It is all too easy to foresee the conclusion that will naturally be drawn from this paragraph (art. 9) by invalidly remarried Maltese Catholics: “Our official teachers of the faith are clearly telling us that sex between divorced and civilly remarried couples is not always gravely sinful; for they’re saying that the ‘brother-sister’ option is no longer a prerequisite for receiving the sacraments. And their rationale is that continence is not only humanly impossible for most couples but will in any case usually do more harm than good.  So why we should even attempt to live according this so-called ‘ideal’ when our bishops are saying that if we find it too burdensome we can go to Communion anyway?”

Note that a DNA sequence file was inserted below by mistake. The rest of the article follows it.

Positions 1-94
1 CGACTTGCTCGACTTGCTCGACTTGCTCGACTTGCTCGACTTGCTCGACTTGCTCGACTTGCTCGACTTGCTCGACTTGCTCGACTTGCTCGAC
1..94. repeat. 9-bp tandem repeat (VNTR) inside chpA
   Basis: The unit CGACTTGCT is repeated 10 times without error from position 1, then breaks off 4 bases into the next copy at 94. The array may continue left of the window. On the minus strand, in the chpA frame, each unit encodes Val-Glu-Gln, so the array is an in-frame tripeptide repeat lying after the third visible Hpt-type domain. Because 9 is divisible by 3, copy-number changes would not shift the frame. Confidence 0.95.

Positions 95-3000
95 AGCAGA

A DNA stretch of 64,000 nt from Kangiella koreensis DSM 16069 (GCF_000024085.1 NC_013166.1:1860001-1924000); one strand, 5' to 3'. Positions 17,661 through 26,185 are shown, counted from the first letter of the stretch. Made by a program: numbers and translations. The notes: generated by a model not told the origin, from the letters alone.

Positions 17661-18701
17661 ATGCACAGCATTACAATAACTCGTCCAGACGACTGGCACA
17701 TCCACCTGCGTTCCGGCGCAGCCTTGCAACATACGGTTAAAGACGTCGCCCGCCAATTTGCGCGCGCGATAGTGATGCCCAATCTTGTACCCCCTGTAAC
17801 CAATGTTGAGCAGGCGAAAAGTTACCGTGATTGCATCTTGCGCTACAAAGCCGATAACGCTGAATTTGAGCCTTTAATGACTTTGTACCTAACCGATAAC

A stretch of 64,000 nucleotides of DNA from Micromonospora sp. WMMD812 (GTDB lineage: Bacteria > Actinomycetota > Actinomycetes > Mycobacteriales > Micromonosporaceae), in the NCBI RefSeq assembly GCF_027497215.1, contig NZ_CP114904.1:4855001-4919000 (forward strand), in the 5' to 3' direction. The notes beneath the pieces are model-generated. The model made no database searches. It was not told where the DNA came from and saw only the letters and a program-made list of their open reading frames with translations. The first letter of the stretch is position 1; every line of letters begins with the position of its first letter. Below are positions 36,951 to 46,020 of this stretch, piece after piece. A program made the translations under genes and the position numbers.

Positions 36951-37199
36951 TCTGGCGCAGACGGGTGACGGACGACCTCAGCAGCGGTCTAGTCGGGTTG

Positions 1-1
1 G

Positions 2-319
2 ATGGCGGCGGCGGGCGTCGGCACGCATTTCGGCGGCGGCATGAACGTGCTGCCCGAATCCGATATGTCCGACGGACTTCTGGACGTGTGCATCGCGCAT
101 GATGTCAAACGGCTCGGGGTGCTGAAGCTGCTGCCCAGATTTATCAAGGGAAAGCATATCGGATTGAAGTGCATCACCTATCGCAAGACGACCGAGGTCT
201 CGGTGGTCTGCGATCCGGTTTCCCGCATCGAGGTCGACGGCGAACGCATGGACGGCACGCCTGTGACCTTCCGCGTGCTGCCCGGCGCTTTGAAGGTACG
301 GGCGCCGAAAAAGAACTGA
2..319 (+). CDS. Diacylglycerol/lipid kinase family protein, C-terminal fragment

The coup de grâce for the perennial doctrine on marital fidelity and sacramental integrity comes in the succeeding paragraph of the letter. Article 10, in full, reads as follows:

“If, as a result of the process of discernment, undertaken with ‘humility, discretion and love for the Church and her teaching, in a sincere search for God’s will and a desire to make a more perfect response to it’ (AL 300), a separated or divorced person who is living in a new relationship manages, with an informed and enlightened conscience, to acknowledge and believe that he or she are [sic] at peace with God, he or she cannot be precluded from participating in the sacraments of Reconciliation and the Eucharist (see AL, notes 336 and 351).”